Madison Co. superintendent race: A case study for eliminating elected positions for school administrators?

MADISON COUNTY, Ala. – Next week’s runoff vote will name a new Madison County school superintendent.

Matt Massey, a math teacher at Buckhorn High School and Ronnie Blair, the current principal at Sparkman Middle both have educational experience.

There will of course only be one victor. So when the loser goes back to work away from the campaign trail they’ll have to cooperate with their former opponent.

WHNT News 19 Political Analyst Jess Brown (Photo: WHNT)

WHNT News 19 Political Analyst Jess Brown (Photo: WHNT)

 

“This contest for the Madison County School Superintendent’s job is a beautiful case study for why the chief executive officer of a public school system should never be an elected position – period.”

 

We spoke with WHNT News 19 Political Analyst Jess Brown political/professional dichotomy.

“It’s clearly been east versus west,” says Brown, “there’s no doubt about that.”

Both men agree budgets are the largest hurdle the county school system faces – the candidates¬†aren’t necessarily on the same page about how to surmount that obstacle.

“One of the staff members I would like to create or staff positions is a director of development,” Massey said in a WHNT interview last week. “And their primary job is going to be to bring in resources to Madison County.”

“We better make sure we save money,” Blair countered. “There may be places we need to reduce some positions in central office – I’m not sure of that, that’s something we’ve got to look at doing – we certainly don’t want to add any positions at this point is what I’m trying to say.”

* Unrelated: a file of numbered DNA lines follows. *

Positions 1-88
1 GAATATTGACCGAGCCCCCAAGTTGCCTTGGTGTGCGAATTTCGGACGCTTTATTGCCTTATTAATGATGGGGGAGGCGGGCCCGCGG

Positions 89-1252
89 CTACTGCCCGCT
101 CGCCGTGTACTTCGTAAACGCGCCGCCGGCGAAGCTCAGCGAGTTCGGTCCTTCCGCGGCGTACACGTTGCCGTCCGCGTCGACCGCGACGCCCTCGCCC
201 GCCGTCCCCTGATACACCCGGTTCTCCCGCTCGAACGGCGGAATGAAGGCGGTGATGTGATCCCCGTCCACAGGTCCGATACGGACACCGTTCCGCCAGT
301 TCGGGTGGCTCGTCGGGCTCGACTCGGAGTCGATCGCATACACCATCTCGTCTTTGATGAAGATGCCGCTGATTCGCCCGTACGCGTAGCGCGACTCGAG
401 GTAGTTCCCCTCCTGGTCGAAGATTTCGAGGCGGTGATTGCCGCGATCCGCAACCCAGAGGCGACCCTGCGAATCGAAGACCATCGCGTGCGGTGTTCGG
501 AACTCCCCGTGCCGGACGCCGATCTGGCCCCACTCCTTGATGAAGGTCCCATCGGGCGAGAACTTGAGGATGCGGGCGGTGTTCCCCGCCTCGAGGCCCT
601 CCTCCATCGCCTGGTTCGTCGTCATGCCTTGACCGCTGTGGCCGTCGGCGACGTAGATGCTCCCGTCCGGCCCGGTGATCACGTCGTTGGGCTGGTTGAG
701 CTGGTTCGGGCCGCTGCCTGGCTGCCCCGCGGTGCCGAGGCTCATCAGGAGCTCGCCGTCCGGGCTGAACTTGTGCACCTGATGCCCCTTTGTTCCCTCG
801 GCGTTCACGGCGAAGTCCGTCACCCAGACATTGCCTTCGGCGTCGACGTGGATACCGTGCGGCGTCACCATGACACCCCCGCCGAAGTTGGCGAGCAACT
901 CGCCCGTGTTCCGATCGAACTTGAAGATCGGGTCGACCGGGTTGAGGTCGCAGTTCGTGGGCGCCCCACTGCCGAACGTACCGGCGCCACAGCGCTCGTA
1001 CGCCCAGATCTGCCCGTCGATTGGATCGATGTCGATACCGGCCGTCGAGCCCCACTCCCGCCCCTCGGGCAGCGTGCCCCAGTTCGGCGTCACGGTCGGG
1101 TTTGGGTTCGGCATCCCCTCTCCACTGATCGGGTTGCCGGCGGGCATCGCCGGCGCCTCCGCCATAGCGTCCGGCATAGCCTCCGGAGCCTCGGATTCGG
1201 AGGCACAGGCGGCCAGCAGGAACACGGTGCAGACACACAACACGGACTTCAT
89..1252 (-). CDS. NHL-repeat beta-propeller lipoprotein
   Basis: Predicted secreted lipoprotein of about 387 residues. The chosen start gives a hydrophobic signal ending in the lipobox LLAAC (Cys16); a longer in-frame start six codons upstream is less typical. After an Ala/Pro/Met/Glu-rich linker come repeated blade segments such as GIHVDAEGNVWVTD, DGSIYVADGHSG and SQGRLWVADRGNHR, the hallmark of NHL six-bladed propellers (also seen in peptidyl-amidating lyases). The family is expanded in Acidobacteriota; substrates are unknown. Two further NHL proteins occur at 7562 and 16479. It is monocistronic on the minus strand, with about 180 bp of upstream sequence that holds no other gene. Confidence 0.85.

Then you have to consider the whole turf war aspect in play with these two candidates, Brown points out.

“Regional or geographical tensions caused by the fact that west Madison County has generally been high growth and more affluent and could make a more legitimate claim for new schools,” Browns posits.

He says the race, though, has a more systemic problem.

“This contest for the Madison County School Superintendent’s job is a beautiful case study for why the chief executive officer of a public school system should never be an elected position – period.”

Brown says there are just too many distractions involved when the focus needs to be on education.

“When you start electing school superintendents, you get the chief administrative officer caught up in partisan politics, campaign financing and PAC contributions.”

Not to mention, Brown says, the opportunity for the superintendent to be at odds politically with the board – the very policy-making entity for the school system.

“This election will hopefully be wakeup call for the legislative delegation to fix the problem,” Brown finishes.

 

 

 

1 Comment

  • Jim

    That is exactly the problem with elected superintendents. You basically get a politician not a manager. They have to worry about pleasing their voters and not necessarily doing what is best for their schools. Its one thing to have elected school board positions by district but the school board should be able to form a search committe or hire a search firm to find sound well qualified individuals for the position of leading the school system. No need to mix politics with it. I saw an article that said there are only about 150 or so elected school superintendents in the US.

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